[London, ENGLAND] According to
Andersen Consulting in its
third annual study of the global e-commerce market, the U.S.
is maintaining its huge lead despite “a growing wave of
confidence in Europe.”
For European e-commerce entrepreneurs, the figures make
stark reading. In 1999, the U.S. generated 67 percent of
global B2B e-commerce revenues and 76 percent of global
B2C e-commerce revenues. Europe secured just 14 percent
in both categories.
One finding that will come as no surprise is that the
so-called “dot-corps” (a conveniently shorter epithet
than “clicks-and-mortar”) are now playing as big a role
in e-commerce as the specialist dot-coms. Driven by
fear — fear of competition, fear being left behind —
the dot-corps are spending lavishly on e-commerce initiatives
to secure their industry positions.
“Established businesses have ceased to be intimidated by
e-commerce or star-struck by its pioneers. Certainly the
last year has proven the advantages of strong brands, deep
pockets, and managerial expertise,” said Rosemary O’Mahony,
Andersen Consulting’s managing partner, technology, for Europe,
Middle East, Africa and India.
The Andersen study “Connecting the Dots?” is the result of
extensive interviews with 600 senior executives in the U.S.
One major trend it identifies is the convergence of
the old and new economies. Researchers say that the
sound business principles, experience and expertise of the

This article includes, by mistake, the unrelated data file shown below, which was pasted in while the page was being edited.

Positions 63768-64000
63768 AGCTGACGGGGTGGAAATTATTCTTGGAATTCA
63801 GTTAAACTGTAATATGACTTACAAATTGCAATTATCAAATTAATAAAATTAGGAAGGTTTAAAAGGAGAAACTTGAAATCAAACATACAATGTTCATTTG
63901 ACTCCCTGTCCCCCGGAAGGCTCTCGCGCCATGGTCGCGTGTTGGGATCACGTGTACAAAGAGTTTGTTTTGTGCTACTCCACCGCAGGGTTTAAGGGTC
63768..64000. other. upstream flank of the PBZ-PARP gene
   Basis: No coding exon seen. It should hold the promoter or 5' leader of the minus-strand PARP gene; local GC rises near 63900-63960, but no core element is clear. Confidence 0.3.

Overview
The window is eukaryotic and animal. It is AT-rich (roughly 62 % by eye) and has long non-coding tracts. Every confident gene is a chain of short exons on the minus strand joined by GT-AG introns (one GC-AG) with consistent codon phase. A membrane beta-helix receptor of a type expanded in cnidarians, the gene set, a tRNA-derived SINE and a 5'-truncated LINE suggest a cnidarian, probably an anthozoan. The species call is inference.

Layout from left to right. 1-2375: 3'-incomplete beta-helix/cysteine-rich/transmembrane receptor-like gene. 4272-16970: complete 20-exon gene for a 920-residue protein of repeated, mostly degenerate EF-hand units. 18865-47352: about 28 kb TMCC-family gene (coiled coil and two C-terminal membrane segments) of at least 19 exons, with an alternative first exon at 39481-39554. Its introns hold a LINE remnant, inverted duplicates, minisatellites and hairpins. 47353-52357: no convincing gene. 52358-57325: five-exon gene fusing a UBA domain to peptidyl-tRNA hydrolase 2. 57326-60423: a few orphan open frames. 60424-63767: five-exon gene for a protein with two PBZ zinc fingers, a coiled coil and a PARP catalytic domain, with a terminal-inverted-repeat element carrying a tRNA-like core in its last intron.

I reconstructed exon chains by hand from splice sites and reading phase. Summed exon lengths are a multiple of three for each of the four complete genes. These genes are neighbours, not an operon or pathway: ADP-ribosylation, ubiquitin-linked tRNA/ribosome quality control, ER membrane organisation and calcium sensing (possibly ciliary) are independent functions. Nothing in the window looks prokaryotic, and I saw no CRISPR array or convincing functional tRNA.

old economy are beginning to mix with the agility and
customer-responsiveness of the new.
For Europeans, one of the few encouraging aspects of the
study is the emergence of what it calls “pockets of
excellence.” These “pockets” include the entire wireless
Internet and digital TV industries where Europe currently
has a substantial lead.
However, even where it leads, Europe could stumble, say
the researchers. “Unless they can capitalize on that lead,
Europeans could once again find that the business value of
a technological advantage is lost to more dynamic competitors.”
A skills shortage and a less favorable legal and business
climate could cause further problems for European e-commerce,
the study continues. More progress is needed in both the
public and private sector if Europe is to compete effectively
with the U.S.
The full study, published this week, is available to Andersen